Court monitors pension payment cases

Five employers in various stages of compliance

Representatives of five different business entities appeared in Summary Court last week for Magistrate Grace Donalds to receive updates on their pension payment cases.  

Crown counsel Kenneth Ferguson had assistance from Charles Best, senior pensions officer with the Department of Labour and Pensions, in updating the court as to the employers’ compliance or otherwise with the requirements of the Pensions Law. 

Attorney Michael Alberga appeared on behalf of Hurlstone Ltd. He said there was a discrepancy between what the company said was owed and what the crown said was outstanding and asked for an adjournment. “Hopefully, we will come to a figure that is satisfactory to all parties,’ he said. 

The magistrate set another mention for June 26. 

K Coast Development Ltd and C. I. Precast Ltd are up to date with payments of arrears, Mr. Ferguson advised the court. “They are honoring their obligations,” he said.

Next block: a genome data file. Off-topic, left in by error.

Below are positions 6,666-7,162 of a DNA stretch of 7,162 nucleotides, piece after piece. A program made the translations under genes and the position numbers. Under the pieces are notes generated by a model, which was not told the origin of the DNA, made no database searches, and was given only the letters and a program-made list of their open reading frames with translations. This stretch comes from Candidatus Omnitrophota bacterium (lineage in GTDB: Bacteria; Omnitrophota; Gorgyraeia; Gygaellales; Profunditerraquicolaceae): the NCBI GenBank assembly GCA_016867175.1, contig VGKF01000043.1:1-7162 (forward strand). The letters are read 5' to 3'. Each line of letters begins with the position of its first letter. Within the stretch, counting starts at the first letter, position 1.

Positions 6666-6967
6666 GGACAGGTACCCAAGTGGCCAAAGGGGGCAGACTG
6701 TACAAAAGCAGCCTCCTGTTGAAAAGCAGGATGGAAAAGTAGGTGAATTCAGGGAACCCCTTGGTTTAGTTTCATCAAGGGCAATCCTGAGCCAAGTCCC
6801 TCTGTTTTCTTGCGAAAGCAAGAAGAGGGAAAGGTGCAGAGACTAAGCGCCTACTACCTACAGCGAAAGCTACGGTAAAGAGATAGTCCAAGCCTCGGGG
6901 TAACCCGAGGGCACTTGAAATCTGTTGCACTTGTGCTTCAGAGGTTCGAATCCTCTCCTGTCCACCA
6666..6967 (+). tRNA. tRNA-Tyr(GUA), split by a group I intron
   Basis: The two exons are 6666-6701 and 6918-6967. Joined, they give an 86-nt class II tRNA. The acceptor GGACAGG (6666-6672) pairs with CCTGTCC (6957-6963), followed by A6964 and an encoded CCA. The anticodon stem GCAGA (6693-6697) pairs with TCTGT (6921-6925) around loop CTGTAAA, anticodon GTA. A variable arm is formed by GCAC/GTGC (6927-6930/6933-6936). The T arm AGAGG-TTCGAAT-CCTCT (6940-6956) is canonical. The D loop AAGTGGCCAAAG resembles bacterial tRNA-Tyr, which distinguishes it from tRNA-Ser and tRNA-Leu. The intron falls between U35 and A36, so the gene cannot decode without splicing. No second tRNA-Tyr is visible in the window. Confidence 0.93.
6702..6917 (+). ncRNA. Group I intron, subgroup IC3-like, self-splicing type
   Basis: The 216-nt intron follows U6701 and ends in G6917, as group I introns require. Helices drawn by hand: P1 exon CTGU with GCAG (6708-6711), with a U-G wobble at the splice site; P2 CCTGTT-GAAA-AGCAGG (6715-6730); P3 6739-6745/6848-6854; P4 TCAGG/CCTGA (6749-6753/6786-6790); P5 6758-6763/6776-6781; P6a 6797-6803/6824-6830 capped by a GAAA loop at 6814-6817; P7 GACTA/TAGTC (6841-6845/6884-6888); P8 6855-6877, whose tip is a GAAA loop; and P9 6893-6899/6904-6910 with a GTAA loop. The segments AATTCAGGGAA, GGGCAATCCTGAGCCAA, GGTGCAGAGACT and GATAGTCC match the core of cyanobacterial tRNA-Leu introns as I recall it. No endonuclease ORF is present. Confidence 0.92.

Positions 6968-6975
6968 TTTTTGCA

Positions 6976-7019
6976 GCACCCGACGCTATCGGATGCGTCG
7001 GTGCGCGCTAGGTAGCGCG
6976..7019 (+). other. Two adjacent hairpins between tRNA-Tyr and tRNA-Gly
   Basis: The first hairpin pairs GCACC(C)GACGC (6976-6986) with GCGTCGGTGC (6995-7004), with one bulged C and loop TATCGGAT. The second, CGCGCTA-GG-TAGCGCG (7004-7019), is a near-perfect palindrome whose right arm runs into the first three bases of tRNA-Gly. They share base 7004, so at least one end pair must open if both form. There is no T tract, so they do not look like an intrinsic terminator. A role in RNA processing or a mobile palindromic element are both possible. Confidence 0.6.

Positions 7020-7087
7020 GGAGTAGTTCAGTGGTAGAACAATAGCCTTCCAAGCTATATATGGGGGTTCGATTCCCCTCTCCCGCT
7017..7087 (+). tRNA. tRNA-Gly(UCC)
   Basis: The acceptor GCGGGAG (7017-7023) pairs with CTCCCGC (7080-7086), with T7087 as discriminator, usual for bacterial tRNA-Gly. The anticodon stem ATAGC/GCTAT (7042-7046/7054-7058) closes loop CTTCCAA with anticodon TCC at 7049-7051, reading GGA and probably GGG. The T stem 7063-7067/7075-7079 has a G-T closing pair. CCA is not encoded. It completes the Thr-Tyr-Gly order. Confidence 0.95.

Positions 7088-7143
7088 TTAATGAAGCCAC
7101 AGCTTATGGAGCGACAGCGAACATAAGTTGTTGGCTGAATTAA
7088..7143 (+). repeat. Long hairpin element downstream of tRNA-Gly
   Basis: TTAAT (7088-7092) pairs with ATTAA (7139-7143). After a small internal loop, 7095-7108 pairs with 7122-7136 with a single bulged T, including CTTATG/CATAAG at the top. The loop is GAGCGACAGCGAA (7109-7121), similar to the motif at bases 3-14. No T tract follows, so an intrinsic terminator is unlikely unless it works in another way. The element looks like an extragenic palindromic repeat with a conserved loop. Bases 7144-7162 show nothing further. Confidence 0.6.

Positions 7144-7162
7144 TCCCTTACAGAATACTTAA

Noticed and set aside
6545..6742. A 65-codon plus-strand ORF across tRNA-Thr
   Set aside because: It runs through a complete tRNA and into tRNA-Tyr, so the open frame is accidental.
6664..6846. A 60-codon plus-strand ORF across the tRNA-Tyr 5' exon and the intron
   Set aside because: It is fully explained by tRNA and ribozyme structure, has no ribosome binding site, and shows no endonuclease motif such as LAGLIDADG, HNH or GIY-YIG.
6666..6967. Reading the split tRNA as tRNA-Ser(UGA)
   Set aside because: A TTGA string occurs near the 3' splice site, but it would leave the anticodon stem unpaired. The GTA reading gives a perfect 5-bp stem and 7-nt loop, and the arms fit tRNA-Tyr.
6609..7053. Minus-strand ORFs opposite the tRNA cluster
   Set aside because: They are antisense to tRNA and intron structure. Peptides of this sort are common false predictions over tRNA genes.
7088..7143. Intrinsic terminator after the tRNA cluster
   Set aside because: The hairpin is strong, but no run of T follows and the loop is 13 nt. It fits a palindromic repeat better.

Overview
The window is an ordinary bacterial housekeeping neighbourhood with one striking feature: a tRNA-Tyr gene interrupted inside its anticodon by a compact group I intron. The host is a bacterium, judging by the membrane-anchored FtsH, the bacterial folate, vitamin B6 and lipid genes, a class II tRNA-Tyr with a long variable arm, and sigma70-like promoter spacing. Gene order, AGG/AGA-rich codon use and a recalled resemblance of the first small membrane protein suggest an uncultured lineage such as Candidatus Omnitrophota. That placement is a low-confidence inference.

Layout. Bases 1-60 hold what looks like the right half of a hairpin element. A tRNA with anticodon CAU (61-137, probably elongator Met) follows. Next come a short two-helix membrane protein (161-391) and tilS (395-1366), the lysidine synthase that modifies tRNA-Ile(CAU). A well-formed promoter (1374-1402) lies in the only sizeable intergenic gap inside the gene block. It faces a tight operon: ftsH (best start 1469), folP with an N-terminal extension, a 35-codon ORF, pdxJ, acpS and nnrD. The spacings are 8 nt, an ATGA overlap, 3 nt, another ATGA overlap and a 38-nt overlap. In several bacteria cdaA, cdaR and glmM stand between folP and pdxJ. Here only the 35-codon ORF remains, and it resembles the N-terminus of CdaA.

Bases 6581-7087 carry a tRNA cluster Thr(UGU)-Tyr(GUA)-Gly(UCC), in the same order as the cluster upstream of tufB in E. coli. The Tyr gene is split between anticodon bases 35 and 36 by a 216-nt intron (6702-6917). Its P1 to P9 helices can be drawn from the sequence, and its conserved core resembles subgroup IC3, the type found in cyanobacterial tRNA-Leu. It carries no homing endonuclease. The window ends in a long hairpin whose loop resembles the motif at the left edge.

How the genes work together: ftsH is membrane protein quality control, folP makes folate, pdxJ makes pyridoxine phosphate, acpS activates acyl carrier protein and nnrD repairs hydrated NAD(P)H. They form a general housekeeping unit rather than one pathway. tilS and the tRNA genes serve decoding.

The magistrate set another mention for Nov. 27. 

Creative Expressions Beauty was also up to date and had just one more payment to make, Mr. Ferguson reported. This case was set for May 29, when it was hoped the matter would be concluded. 

Reid’s Premier Tours has paid “not one cent,” Mr. Ferguson said, and discussions had arrived at naught. 

Steve Reid said he sent a proposal but had not received a reply. 

Mr. Ferguson said Mr. Reid wanted to restart the transportation business but could not get a license because he was in arrears. He wanted the Pensions Office to write a letter to the Transportation Board on his behalf, but “quite properly, Pensions has refused.” 

Mr. Reid maintained he was sending emails and not getting responses. He asked to have a meeting set within the week, but the magistrate said that needed to be done outside of court. She set another mention for June 26. 

Champion House was represented by attorney Richard Barton. He noted that the business continued to be reviewed at six-month intervals. Payments had remained steady, although there had been difficulties in February and March. He indicated that the payments were being brought up to date and he asked for a mention on May 8, when this status could be confirmed. Thereafter, he suggested, the six-month review could be resumed. 


  1. I was the Cayman Islands first Pensions Inspector hired in March 2005 and when I left Cayman Islands in approximately June 2007 and all five of these companies were in arrears then.

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